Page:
Pectolytic and cellulolytic activity in Rhizopus-infected rin and nor tomato mutants Rhizopus stolonifer, Lycopersicon esculentum


Barkai-Golan, R.K.peliovitch, E.

Mycopathologia 82(2): 89-93

1983


Mycopathologia
82,89-93
(1983).
©
Dr
W.
Junk
Publishers,
The
Hague.
Printed
in
The
Netherlands.
Pectolytic
and
cellulolytic
activity
in
Rhizopus-infected
rin
and
nor
tomato
mutants
Rivka
Barkai-Golan'
&
E.
Kopeliovitch
2
Agricultural
Research
Organization,
The
Volcani
Center,
Bet
Dagan,
Israel
2
Faculty
of
Agriculture,
The
Hebrew
University
of
Jerusalem,
Rehovot,
Israel
Abstract
Polygalacturonase
(PG)
and
polymethylgalacturonase
(PMG)
activity
was
recorded
in
the
two
non-ripen-
ing
mutants
of
tomato
devoid
of
these
enzymes,
rin
and
nor
fruits,
following
Rhizopus
stolonifer
infection.
Activity increased
markedly
with
disease
development.
C
s
-cellulase
activity,
generally
found
in
healthy
rin
and
normal
fruit,
increased
with
maturity
as
well
as
with
disease
development.
The
effect
of
fungal
infection
on
C
s
-activity
was
particularly
pronounced
on
the
mature-green
nor
fruit,
in
which
only
traces
of
activity
were
recorded
prior
to
inoculation.
At
an
advanced
stage
of
disease
development,
infection
brought
pectolytic
and
cellulolytic
activity
in
the
standard
and
mutant
fruits
at
all
stages
of
maturity
to
a
similar
level,
regardless
of
the
differences
in
their
initial
enzyme
levels.
A
correlation
was
drawn
between
the
level
of
pectolytic
activity
and
the
rate
of
fruit
softening
in
Rhizopus-infected
mutant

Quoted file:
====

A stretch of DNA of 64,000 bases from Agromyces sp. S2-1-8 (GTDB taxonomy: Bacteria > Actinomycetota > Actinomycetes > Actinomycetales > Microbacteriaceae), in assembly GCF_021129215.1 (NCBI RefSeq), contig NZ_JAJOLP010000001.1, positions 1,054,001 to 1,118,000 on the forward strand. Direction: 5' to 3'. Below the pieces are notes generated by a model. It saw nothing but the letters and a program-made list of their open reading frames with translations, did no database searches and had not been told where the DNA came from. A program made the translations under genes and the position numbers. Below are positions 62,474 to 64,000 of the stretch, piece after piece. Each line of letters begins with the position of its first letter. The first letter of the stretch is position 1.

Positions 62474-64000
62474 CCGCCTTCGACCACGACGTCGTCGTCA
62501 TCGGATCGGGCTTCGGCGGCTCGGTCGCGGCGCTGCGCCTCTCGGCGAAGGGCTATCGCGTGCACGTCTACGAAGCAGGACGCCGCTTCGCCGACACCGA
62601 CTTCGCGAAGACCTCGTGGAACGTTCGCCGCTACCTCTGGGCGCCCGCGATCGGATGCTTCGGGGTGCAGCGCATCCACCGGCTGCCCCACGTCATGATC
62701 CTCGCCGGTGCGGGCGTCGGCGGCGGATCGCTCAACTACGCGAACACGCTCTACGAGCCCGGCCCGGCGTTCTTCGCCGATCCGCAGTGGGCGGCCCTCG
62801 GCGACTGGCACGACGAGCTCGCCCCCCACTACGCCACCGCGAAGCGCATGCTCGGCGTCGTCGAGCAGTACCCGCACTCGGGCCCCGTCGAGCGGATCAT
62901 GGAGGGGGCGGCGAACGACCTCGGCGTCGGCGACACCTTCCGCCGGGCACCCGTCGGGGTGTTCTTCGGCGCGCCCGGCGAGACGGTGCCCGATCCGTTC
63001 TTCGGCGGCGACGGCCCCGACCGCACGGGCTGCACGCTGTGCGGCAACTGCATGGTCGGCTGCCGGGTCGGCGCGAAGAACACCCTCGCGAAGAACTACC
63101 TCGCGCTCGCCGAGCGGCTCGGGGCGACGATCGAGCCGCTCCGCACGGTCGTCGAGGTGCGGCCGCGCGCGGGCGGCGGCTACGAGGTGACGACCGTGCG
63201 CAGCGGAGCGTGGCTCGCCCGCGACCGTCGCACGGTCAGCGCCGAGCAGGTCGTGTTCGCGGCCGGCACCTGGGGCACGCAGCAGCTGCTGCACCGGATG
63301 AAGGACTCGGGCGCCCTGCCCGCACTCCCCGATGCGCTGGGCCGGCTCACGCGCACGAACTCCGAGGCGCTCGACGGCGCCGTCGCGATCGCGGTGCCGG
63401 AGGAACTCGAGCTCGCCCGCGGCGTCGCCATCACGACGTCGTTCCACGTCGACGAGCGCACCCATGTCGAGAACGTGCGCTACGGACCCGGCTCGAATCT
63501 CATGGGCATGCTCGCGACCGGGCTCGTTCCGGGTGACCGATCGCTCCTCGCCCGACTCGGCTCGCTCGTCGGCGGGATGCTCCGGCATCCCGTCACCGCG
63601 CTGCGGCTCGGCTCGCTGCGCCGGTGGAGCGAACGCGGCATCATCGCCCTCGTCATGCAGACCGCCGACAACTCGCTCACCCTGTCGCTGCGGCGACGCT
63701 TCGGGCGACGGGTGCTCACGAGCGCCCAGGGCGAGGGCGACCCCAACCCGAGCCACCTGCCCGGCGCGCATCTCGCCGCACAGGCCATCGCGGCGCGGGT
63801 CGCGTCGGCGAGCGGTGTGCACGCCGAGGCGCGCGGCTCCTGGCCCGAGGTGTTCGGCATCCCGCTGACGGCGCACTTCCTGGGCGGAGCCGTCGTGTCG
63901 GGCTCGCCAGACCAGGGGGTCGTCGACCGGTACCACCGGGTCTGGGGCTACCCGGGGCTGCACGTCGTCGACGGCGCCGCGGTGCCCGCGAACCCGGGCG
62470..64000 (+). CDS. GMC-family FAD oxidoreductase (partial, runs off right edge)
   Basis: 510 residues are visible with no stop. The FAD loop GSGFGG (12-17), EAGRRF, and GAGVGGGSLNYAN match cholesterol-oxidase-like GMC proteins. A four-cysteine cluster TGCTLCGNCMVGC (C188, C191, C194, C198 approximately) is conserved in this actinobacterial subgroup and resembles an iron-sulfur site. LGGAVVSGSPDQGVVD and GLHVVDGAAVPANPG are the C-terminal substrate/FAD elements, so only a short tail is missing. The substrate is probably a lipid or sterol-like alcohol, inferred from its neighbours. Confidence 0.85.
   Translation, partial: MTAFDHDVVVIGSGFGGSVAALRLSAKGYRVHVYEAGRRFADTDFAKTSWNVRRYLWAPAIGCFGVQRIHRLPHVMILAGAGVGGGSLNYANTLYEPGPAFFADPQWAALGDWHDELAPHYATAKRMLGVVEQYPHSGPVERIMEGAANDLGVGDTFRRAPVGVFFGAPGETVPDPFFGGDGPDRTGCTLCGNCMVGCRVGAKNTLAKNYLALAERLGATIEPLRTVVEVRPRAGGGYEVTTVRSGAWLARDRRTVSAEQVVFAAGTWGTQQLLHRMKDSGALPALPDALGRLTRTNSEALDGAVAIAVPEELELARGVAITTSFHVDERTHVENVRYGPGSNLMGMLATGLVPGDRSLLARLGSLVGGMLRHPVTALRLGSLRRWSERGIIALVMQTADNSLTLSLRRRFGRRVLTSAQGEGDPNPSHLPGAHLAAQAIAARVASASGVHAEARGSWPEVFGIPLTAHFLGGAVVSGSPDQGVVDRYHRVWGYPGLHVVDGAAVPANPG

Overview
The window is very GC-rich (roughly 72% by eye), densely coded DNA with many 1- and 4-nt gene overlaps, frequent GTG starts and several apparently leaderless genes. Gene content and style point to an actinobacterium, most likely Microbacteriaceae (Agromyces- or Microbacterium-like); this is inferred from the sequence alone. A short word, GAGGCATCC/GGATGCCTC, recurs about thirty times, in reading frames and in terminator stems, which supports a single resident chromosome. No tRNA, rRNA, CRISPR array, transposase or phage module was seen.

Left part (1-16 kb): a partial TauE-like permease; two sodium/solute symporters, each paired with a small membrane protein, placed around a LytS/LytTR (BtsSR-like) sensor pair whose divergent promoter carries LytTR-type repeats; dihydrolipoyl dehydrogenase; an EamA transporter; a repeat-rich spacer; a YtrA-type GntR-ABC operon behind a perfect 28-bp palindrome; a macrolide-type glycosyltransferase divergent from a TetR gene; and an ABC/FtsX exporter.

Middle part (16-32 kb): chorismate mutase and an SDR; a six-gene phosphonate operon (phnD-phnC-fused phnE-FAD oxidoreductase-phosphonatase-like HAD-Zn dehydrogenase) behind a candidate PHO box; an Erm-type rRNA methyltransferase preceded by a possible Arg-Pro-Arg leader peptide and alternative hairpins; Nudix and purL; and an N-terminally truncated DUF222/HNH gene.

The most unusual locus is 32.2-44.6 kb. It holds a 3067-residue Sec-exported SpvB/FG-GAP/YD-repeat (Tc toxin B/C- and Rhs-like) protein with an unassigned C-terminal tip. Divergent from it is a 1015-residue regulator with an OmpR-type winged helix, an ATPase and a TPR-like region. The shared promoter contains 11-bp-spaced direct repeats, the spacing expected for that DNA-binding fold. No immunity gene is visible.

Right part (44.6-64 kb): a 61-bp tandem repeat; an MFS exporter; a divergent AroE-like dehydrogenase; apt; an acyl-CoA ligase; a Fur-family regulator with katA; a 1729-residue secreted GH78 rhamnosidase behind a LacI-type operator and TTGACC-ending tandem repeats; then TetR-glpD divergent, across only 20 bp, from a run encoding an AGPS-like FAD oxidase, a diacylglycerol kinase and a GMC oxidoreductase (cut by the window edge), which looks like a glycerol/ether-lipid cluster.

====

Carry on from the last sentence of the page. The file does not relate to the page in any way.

fruits.
Tissue
softening
following
infection
was
attributed
to
the
activity
of
fungal
polygalacturonases.
The
relatively
high
levels
of
C
x
-cellulase
found
in
infected
mutants
during
the
early
stages
of
disease
development,
when
only
a
slight
or
no
softening
was
recorded,
suggested
a
lack
of
relationship
between
cellulolytic
activity
and
softening
of
tomato
tissues.
Introduction
Rin
and
nor
tomato
fruits
are
both
non-ripening
mutants
of
tomato,
which
lack
the
characteristic
climacteric
of
the
normal
fruit
and
fail
to
soften
(6,
8,
9,
11).
Comparing
the
enzymatic
activity
of
polygalacturonase
(PG)
and
C
x
-cellulase
of
rin
and
normal
tomatoes
during
maturation,
Buescher
&
Tigchelaar
(5)
found
that,
whereas
in
normal
fruit
both
PG
and
C
s
-activity
increased
during
ripening,
in
the
mutant
fruit
only
C
s
-activity
increased
and
PG
was
not
detected
at
all
during
fruit
develop-
ment.
Absence
of
PG,
or
the
presence
of
traces
only,
was
reported
also
for
the
nor-mutant
(8)
whereas
C
s
-activity
of
this
non-ripening
mutant
has
not
been
studied
before.
Both
these
mutants
were
reported
to
be
more
resistant
to
postharvest
pathogens
than
the
normal
fruit
(3,
4,
5,
9).
However,
following
inoculation
of
Rhizopus
stolonifer
through
wounds
into
the
peri-
carp
of
the
mutant
fruits,
a
typical
rot
of
the
normal
fruit,
which
is
characterized
by
softening
of
tissues
followed
by
a
total
fruit
collapse,
was
recorded
(4).
In
the
present
work
a
host-pathogen
system,
in
which
the
host
is
a
non-softening,
enzymeless
rin
or
nor
tomato,
and
the
pathogen
-
the
pectolytic
fun-
gus
R.
stolonifer
(10)
-
was
used
to
study
the
effect
of
fungal
infection
on
the
pectolytic
and
cellulolytic
activities
in
the
mutant
fruit
and
their
relationship
to
the
softening
of
tomato
fruit.
Materials
and
methods
Tomato
variety
'Rutgers',
and
the
two
non-ripen-
ing
mutants
rin
and
nor,
which
were
both
partially
isogenic
to
'Rutgers'
(fifth
and
second
backcross,
respectively),
were
grown
during
spring
in
the
soil
100
80
60
20
UNINFECTED
INFECTED
Standard
0
rin
O
nor
Ath
/
/
/
/
/
/ /
/
/
/
.0
//
//
3
2
1
DIS
EA
SE
INDEX
(DI
)
1
2
3
DAYS
AFTER
INOCULATION
90
in
a
heated
glasshouse,
at
22
±
4
°
C.
The
fruits
were
harvested
at
three
stages
of
maturation,
'mature-
green',
'turning
point'
and
'mature'.
For
the
non-
ripening
mutant
fruits
the
'turning
point'
was
de-
fined
as
the
stage
of
changing
peel
color
from
green
into
yellow,
whereas
14
days
after
the
turning